The biggest challenge is you want to make sure that your coating has really good integrity and is able to bond. So you need a certain amount of dwell time for that material to chemically bond to the surface. Even in hot weather, that can be challenging. I’ve seen guys have failures when they were above 100 °F [37.8 °C]. The material literally sets too fast, and it can actually set before it’s able to bond to the substrate.
There’s a wet material sitting on the surface of the concrete, and it needs to seep in to a certain depth for it to create that chemical bond with the substrate via the primer, chemically or mechanically. But if it flashes and sets too fast, sometimes your primary can dry, and that becomes a bond breaker. So there’s some pitfalls there with hot weather as well as cold weather.
Q: What’s different about concrete coating jobs relative to any other substrate?
Branum: You need to know a little bit about the chemistry involved in a piece of concrete. It’s a living, breathing, growing thing. It moves, it cracks, it shrinks, it creeps, it crawls, it curls, and it does a lot of things. It reacts when it’s exposed to harsh environments. You have the potential for corrosion, you have ASR [alkali-silica reaction], you have a lot of things to deal with in concrete.
So attending these conferences and educational seminars that are available at World of Concrete or ASCC, these things really can improve a guy and really help him raise the bar… and become more aware of the substrate he’s working on.
I’ve seen a lot of people go in and want to polish floors. They’re painters, and sure, they might be great with a roller and a pail. But they don’t know anything about painting concrete and how the concrete is going to react to that paint, as well as what’s going to bond and what isn’t going to bond. And surface profiles, they’re hard to achieve with really hard surface concrete, whereas with soft concrete, they’re almost too easy to achieve. So, you have to modify what you’re doing a little bit.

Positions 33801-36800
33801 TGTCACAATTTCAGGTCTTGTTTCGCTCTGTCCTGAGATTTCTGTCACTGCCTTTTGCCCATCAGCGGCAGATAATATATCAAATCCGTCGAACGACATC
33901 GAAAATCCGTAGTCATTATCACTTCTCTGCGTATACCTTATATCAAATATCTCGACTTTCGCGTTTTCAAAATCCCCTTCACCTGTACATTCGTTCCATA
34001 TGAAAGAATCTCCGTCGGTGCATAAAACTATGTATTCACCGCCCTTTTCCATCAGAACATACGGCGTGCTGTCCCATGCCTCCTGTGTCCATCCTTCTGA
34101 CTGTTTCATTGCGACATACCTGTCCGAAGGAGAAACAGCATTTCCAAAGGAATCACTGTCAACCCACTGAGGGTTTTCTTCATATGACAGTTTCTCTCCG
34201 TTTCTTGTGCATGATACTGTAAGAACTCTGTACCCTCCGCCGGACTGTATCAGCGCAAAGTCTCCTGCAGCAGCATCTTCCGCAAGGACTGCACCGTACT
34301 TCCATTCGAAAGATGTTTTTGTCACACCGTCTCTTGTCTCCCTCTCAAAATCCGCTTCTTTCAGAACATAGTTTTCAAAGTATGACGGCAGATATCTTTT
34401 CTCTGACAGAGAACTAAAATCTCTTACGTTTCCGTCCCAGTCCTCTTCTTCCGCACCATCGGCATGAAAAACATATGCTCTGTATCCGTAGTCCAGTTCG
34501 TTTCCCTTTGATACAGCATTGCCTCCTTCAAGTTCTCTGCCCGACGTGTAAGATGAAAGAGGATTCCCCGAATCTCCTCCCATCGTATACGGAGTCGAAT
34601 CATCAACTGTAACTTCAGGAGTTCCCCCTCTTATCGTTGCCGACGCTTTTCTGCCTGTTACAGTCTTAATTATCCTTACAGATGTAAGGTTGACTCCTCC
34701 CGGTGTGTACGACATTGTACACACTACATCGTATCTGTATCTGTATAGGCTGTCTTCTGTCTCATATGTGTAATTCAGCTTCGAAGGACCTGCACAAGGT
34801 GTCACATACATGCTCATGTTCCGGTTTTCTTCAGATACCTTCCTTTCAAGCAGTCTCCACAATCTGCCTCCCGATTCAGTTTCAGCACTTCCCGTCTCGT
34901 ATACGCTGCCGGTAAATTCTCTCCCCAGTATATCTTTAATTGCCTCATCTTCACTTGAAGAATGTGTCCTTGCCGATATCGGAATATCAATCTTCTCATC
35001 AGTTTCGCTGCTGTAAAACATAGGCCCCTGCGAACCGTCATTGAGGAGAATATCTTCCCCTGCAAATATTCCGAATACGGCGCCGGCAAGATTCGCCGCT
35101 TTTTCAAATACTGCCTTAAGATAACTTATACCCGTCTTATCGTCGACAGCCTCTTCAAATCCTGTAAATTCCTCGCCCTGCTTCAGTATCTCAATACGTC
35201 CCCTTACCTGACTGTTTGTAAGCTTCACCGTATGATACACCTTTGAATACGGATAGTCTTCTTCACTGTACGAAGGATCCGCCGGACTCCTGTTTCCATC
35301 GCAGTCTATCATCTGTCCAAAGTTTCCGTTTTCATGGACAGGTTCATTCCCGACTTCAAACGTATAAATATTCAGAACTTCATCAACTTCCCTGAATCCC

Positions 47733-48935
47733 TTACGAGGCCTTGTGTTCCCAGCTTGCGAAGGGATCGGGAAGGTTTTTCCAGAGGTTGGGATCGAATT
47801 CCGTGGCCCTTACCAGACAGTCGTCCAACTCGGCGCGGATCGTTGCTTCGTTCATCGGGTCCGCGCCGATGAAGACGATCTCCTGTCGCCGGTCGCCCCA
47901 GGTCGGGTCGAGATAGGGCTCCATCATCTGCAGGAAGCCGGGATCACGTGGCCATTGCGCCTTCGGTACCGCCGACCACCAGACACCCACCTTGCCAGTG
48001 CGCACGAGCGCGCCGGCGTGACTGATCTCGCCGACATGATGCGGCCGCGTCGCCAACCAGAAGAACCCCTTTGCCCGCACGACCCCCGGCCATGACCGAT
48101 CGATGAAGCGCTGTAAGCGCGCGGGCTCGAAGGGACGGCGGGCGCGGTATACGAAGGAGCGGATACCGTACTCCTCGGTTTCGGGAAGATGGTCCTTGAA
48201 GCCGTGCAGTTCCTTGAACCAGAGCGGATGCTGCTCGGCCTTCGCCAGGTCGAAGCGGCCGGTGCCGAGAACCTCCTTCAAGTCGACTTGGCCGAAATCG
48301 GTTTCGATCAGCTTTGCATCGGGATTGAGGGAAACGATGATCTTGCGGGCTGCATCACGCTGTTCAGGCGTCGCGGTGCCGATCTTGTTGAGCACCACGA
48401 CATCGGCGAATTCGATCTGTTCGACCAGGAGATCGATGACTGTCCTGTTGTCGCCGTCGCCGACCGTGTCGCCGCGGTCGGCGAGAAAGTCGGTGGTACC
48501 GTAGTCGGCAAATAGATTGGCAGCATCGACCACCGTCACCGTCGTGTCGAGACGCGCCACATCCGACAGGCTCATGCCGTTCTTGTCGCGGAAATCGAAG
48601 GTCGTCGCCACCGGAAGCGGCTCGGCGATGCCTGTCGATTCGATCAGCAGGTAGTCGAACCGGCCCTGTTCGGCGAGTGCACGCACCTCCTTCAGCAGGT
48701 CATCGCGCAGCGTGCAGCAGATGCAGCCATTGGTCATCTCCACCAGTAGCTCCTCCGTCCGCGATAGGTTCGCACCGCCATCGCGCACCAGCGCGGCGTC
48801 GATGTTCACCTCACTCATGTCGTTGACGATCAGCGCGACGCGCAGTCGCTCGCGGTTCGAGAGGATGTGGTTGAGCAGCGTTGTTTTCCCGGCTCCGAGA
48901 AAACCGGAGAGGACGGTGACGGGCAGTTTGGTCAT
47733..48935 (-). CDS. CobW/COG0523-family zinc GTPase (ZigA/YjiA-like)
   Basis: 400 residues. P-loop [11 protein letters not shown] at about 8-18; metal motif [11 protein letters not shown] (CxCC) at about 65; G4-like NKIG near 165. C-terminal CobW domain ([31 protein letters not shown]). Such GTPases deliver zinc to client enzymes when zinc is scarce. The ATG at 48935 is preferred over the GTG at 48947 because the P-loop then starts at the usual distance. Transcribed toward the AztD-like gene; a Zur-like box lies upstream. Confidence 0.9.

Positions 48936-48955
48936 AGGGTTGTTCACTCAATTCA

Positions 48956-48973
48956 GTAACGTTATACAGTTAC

But the biggest thing is learn the animal. Learn about concrete. Learn what makes it tick. Learn about the chemistry and the ingredients and how they react together and how they act over time. Learn the curing methods.
There’s a lot of things about concrete that can be learned. It takes a little time but the really good resources are out there. ASCC, ACI [American Concrete Institute], World of Concrete, the seminars… go down that seminar list and pick a few that you want to attend. The nice thing about ASCC and some of those organizations is that if you attend the conference, you can attend every seminar that’s there for free. Concrete Décor [magazine] has always been a good resource, as far as their decorative concrete event. There’s educational resources out there.
I would suggest that guys really go back and learn the basics of concrete, if you’re new to the business. Because everything you do is based on the concrete. A lot of times, the concrete can cause a failure… unless you get that foresight to be able to examine a piece of concrete and recognize a problem when you’re looking at it. When concrete has a crack, we look at it, right. But when I look at that, I try to figure out what caused it to crack. I ask, “Why did it crack there, and not everywhere else?” There’s usually a cause and effect, right? If you see a condition in the concrete, then you need to recognize that there’s a problem. Usually, you have to start by addressing that issue before you can possibly have any success with the coating.
The complete interview with Clark Branum can be listened to below, and more insight is available in CoatingsPro’s newly released Concrete Covered supplement. For more information, contact: Advanced Concrete Coatings, (425) 327-5628, www.adv-coatings.com.